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In addition to attaining that "stanced" or "flushed" look, I advise whoever to purchase good, well known parts. Mainly focusing on suspension components. I learned the hard way. I cut my springs on my first car and i had the worst ride ever. My car was bouncy and could not handle at all. I then purchased full coilovers and my car is dumped to the ground and she still rides like stock or even better. Just my two cents to everyone.
ACE Kobe VII SZ. 8.5. Hit me up if interesed. DEADSTOCK.

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From just taking a quick look around this auto forum.. you really know your stuff Uncle... props for that. I just got a new car for the first time in my life, and do plan on eventually getting upgraded wheels... I'm sure I'll have questions lol. Thanks for an informative first post.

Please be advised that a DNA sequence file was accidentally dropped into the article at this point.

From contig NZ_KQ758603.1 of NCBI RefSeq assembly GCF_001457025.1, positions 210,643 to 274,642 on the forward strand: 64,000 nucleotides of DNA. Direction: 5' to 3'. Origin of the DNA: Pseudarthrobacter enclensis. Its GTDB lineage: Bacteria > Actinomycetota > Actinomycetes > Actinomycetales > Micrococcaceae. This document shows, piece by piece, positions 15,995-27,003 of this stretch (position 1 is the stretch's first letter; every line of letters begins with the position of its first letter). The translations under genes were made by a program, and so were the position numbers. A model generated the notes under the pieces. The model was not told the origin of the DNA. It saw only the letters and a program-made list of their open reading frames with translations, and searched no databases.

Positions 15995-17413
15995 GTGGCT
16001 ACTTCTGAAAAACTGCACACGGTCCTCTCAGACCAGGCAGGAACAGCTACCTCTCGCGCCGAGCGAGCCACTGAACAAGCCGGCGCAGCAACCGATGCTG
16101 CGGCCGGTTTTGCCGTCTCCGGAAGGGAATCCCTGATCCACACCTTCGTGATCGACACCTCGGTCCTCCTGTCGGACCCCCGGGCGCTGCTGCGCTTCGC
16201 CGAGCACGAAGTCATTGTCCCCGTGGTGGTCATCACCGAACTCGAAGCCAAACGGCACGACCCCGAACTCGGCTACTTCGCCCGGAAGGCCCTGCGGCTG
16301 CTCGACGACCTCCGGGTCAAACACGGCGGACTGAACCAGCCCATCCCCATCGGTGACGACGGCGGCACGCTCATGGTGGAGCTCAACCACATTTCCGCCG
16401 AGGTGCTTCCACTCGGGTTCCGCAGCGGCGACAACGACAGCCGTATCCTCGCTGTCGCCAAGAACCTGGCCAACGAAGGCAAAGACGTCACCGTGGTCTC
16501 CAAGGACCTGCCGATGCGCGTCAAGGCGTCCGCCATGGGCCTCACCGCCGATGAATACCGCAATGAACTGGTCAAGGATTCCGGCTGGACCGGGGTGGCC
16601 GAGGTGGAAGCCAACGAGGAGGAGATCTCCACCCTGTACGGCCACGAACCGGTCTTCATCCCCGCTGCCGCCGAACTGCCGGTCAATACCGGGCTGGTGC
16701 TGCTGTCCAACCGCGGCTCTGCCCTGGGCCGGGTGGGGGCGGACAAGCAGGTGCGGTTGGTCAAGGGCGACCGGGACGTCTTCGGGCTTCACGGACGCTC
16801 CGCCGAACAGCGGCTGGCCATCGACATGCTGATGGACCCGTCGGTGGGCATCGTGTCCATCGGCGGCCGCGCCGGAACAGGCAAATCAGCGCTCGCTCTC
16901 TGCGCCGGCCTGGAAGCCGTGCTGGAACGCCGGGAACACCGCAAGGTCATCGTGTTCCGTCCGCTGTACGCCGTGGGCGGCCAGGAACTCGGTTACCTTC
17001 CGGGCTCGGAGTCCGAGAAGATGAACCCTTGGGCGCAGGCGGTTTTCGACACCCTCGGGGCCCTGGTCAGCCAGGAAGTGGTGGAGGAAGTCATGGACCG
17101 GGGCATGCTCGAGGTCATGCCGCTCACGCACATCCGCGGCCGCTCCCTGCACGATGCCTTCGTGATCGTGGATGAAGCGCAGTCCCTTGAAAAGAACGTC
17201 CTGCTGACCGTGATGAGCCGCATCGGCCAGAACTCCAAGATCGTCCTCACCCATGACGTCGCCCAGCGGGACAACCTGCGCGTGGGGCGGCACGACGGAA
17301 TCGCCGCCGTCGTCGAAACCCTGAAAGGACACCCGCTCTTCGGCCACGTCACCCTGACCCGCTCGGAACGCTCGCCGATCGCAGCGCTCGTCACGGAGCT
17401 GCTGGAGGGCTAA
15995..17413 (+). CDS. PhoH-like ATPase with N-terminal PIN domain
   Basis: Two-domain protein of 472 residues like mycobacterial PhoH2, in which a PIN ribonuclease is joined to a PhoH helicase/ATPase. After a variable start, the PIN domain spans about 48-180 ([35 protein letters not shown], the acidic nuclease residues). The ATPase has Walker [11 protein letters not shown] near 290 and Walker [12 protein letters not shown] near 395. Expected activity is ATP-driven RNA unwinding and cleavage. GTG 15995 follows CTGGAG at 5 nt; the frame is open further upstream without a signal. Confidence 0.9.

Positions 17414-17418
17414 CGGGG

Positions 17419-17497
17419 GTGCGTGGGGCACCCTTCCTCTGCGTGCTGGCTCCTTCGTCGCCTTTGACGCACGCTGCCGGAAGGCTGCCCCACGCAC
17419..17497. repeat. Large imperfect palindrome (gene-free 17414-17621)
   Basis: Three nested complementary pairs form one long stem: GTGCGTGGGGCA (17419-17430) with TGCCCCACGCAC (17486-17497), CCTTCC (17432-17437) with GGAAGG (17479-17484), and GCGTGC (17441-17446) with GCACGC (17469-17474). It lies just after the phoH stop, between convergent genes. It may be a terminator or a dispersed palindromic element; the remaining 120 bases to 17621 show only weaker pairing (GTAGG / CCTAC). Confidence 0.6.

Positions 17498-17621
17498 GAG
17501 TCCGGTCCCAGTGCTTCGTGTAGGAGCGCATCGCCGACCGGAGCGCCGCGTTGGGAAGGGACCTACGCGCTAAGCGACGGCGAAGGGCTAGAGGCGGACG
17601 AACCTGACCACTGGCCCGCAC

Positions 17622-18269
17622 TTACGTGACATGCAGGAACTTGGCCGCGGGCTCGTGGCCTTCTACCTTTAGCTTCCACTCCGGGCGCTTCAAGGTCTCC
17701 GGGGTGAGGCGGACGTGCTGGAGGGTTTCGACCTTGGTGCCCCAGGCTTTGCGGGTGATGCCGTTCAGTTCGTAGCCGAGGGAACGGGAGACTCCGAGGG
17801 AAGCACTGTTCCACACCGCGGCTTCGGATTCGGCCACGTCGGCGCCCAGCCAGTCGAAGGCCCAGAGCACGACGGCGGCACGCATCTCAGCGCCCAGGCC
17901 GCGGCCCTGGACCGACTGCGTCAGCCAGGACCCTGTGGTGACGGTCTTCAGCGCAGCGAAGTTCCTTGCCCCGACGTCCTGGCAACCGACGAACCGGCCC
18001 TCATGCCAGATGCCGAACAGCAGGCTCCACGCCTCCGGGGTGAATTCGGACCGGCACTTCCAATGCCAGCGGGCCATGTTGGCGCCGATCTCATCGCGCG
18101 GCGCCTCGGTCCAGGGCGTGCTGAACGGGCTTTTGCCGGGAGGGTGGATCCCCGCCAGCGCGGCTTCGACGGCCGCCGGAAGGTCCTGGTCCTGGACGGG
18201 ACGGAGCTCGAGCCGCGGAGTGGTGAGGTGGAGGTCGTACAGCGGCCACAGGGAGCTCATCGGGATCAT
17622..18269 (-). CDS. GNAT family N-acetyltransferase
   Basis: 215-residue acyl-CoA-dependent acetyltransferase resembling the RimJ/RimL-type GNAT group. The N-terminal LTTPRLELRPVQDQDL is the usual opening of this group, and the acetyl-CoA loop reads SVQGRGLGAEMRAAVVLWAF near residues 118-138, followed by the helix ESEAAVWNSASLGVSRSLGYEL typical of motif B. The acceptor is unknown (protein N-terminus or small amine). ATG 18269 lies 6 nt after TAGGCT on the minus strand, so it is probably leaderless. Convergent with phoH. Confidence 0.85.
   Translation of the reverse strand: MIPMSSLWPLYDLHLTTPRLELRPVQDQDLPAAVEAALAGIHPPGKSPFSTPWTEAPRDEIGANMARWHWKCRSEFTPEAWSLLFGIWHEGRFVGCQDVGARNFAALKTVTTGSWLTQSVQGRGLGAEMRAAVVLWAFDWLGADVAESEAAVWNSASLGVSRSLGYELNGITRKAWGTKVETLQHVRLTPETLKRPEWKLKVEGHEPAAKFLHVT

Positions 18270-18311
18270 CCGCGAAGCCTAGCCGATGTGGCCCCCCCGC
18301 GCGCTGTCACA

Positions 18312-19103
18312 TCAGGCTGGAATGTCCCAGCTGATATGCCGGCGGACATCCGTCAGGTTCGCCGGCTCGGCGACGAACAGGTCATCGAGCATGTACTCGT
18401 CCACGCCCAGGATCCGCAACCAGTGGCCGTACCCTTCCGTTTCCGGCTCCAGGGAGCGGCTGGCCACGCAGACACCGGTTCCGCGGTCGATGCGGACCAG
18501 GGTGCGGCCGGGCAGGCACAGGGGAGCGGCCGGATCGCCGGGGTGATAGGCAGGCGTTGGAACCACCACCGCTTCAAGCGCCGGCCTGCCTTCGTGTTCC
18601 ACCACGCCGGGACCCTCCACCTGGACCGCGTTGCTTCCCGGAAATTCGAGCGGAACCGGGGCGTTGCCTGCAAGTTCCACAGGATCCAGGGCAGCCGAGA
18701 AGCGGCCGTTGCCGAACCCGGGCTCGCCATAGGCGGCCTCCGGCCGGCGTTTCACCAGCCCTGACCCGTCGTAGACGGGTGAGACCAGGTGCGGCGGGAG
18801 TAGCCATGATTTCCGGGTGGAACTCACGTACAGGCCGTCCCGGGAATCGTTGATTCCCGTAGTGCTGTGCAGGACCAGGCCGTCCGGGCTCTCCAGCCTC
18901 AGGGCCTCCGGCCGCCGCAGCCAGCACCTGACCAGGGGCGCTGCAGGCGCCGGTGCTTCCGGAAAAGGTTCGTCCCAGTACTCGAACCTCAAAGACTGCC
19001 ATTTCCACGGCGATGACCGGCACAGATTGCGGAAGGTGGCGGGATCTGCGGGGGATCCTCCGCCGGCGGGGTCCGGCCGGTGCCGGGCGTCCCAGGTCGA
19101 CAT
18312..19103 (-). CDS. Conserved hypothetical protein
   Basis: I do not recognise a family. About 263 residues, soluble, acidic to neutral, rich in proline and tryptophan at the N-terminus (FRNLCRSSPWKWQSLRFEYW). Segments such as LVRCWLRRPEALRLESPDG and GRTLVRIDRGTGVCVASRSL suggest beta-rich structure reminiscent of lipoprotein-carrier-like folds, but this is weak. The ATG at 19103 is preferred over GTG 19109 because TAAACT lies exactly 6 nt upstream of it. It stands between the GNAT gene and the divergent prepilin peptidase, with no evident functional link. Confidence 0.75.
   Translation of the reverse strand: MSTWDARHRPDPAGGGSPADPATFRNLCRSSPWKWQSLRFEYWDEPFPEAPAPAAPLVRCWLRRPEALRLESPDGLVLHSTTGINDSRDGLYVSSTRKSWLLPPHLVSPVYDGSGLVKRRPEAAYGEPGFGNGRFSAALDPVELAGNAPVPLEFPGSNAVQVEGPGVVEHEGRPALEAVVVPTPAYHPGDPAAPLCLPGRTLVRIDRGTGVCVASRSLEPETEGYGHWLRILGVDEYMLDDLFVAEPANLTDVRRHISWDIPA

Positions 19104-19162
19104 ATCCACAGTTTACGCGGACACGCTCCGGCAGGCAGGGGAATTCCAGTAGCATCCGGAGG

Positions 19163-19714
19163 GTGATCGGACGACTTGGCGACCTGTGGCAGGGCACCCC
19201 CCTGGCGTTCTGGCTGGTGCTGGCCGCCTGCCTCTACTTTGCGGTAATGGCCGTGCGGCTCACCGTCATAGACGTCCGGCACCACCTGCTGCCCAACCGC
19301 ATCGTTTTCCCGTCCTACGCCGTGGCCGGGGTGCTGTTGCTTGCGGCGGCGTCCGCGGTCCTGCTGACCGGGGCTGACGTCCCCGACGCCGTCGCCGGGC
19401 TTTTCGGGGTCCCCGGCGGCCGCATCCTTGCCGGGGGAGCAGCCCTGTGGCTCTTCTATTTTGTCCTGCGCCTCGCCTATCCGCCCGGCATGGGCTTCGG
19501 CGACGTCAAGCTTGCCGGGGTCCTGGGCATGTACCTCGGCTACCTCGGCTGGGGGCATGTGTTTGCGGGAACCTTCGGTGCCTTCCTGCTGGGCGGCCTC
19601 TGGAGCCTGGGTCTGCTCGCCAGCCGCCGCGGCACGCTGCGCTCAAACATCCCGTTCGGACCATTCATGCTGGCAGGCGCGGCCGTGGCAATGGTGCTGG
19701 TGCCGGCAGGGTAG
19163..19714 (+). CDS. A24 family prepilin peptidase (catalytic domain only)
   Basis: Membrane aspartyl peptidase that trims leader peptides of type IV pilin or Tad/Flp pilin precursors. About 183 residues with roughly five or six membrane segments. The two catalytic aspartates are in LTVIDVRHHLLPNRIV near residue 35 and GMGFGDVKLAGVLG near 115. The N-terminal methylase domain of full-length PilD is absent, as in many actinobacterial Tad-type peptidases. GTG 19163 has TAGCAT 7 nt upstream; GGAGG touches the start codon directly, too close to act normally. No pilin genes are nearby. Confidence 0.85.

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Team Big Footers
Team Big Footers
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Joesanerd:
From just taking a quick look around this auto forum.. you really know your stuff Uncle... props for that. I just got a new car for the first time in my life, and do plan on eventually getting upgraded wheels... I'm sure I'll have questions lol. Thanks for an informative first post.



Thanks for the kind words, you know where to come with your 'auto related questions

Written by me...

@eye_projekt \\ Instagram
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Does anyone have an answer for this one..... i have a trailblazer..it has aluminum wheels....ok so everytime i take them off and put them back on i always obviously make sure they are tight....ok...but when i take the front driver side tire off....it always is looser then the rest and i know i made sure it was tight even when i have used am impact on it...is this something they just do...i know that but everytime for one specific wheel?
The Works
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What kind of impact gun do you have? If it's battery operated, chances are you will still have to hand-tighten all lug nuts. If not, check the treads of the lugs. If they're okay, always hand tighten and see how that goes for you.

Don't rely on an impact gun to tighten nuts down.
tumblr: 10thedozen.tumblr.com (I follow back)